Man argues in his DWI license revocation case that his request to speak first with his attorney should not have been considered by an officer to be a refusal to submit to a chemical test.
In this Western District of Missouri case, Defendant/Appellant appealed his judgment of the Circuit Court of Jackson County that had sustained the revocation of his driving privilege.
He raised one point on appeal that alleged there was insufficient evidence to establish that he had refused to submit to a chemical test because he requested to speak to an attorney, and the arresting officer improperly considered that a refusal.
A Kansas City Police Department Officer observed Appellant commit multiple traffic violations, including running a stop sign and striking a curb. Officer activated his lights and siren. Appellant was slow to respond but eventually pulled over and stopped. Officer immediately detected the strong odor of alcohol from Appellant’s breath and person. Appellant’s eyes appeared watery and bloodshot; his speech was heavily slurred and mumbled.
Officer asked Appellant to exit the vehicle and submit to field sobriety tests. Appellant exited the vehicle and Officer observed that he had difficulty balancing and was swaying and staggering. Officer observed signs of intoxication on the Horizontal Gaze Nystagmus test, the walk and turn test, and on the one leg stand test.
Appellant was placed under arrest and transported to East Patrol Division for further investigation. At the Patrol Division, Officer read Missouri’s Implied Consent Law to Appellant and asked him to submit to a breath test. According to Officer’s report, Appellant refused the test by remaining silent in response to Officer’s request. His refusal to respond was deemed to be a refusal to submit to the test.
The Director of Revenue (“Director”) notified Appellant that his driving privilege was being revoked. Appellant filed a petition for review. The court held a trial on July 25, 2019 (“Trial”). Neither party subpoenaed the police officer to appear at Trial. The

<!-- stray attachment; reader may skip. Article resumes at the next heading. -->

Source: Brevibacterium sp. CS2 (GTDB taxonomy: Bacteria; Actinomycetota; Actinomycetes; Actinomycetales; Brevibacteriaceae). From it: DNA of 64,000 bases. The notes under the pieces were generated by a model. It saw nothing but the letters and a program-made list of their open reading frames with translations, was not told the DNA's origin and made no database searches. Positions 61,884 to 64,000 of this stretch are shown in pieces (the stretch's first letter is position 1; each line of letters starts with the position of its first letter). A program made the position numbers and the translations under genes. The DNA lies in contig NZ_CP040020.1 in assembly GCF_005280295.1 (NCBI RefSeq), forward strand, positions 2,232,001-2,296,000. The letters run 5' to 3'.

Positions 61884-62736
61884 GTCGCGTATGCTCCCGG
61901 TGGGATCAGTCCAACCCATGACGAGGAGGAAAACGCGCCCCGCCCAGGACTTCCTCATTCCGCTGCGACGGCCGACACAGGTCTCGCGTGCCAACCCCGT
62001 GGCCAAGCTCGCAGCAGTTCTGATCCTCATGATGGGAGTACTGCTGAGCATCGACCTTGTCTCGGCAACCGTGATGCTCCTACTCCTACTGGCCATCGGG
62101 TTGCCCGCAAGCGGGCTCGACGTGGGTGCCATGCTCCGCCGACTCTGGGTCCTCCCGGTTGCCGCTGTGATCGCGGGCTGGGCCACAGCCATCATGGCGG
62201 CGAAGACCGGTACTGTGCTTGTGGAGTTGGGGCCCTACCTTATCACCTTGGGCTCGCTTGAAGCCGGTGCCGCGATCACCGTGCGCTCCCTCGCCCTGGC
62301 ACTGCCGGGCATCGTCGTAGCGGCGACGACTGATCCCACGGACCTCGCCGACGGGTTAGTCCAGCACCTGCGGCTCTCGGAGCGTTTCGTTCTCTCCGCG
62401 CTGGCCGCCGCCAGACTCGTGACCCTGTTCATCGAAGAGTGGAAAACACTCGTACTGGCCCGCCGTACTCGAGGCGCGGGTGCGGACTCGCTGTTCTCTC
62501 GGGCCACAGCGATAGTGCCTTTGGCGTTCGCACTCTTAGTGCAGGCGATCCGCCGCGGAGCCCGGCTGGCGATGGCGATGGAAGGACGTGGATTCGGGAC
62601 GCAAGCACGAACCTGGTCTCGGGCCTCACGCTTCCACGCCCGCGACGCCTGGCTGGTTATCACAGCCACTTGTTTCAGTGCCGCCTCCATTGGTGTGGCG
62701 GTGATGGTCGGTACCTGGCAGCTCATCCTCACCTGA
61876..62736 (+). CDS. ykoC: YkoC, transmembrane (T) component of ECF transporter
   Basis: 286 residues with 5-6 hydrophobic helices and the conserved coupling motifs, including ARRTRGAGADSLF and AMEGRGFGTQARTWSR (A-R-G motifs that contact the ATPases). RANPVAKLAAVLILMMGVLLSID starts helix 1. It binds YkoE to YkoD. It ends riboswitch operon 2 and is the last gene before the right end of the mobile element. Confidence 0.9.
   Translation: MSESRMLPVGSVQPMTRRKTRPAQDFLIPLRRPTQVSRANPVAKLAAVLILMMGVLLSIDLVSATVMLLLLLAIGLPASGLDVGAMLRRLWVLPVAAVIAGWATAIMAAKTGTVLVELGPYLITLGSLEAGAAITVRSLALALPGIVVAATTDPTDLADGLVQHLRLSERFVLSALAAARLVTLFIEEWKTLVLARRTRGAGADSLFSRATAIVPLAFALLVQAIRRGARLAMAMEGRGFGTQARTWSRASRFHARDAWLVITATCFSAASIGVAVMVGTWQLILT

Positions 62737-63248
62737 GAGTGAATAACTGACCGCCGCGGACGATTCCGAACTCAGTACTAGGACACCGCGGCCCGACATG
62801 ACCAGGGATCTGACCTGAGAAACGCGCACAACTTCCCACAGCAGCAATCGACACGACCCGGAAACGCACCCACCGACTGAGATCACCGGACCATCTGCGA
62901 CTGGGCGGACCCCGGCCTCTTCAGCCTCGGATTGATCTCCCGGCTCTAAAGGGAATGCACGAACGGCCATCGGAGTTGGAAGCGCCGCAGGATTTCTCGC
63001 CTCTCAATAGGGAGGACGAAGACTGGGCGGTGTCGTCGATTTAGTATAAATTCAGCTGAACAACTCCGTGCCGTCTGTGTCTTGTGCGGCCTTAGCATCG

Director called no witnesses and submitted its case on the administrative record which included the Alcohol Influence Report, which contained Officer’s narrative of the events, and Appellant’s driving record.
Appellant objected to the admission of the records, arguing that it violated Appellant’s right to cross-examine Officer. The circuit court overruled the objection and admitted the Director’s certified records. Appellant ‘s attorney then sought to make an “offer of proof” regarding what he would have asked Officer had the officer been present at Trial.
Appellant took the stand during his case and testified that he did not refuse to submit to a breath analysis test but, rather, had requested to speak with his attorney before consenting to the test and the officer wrongly deemed that a refusal. The circuit court found that Appellant had refused to submit to the test and entered judgment sustaining the revocation of Appellant’s driving privilege. Appellant then filed his appeal.
The Appellate Court affirmed the revocation with the following holding:
First, the Circuit court was free to disbelieve Collier’s testimony that he asked to speak with an attorney prior to submitting to a chemical test and, instead, found the officer’s narrative credible regarding the circumstances of the refusal. To the extent Collier wished to cross-examine the officer, it was incumbent on Collier to subpoena the officer to appear.
Second, the Director of Revenue met its burden of production by admitting administrative records which included the Alcohol Incident Report and the officer’s narrative into evidence.
The reasoning was that while the statute (302.312.1) addresses the “admissibility” of the records and not the “credibility” of the records. Therefore, the Appellate Court ruled that the circuit court did not err in finding this evidence credible and therefore there was sufficient evidence to support the judgment that the Appellant refused to submit to a breath analysis test.
The opinion was written by Judge Gary D. Witt.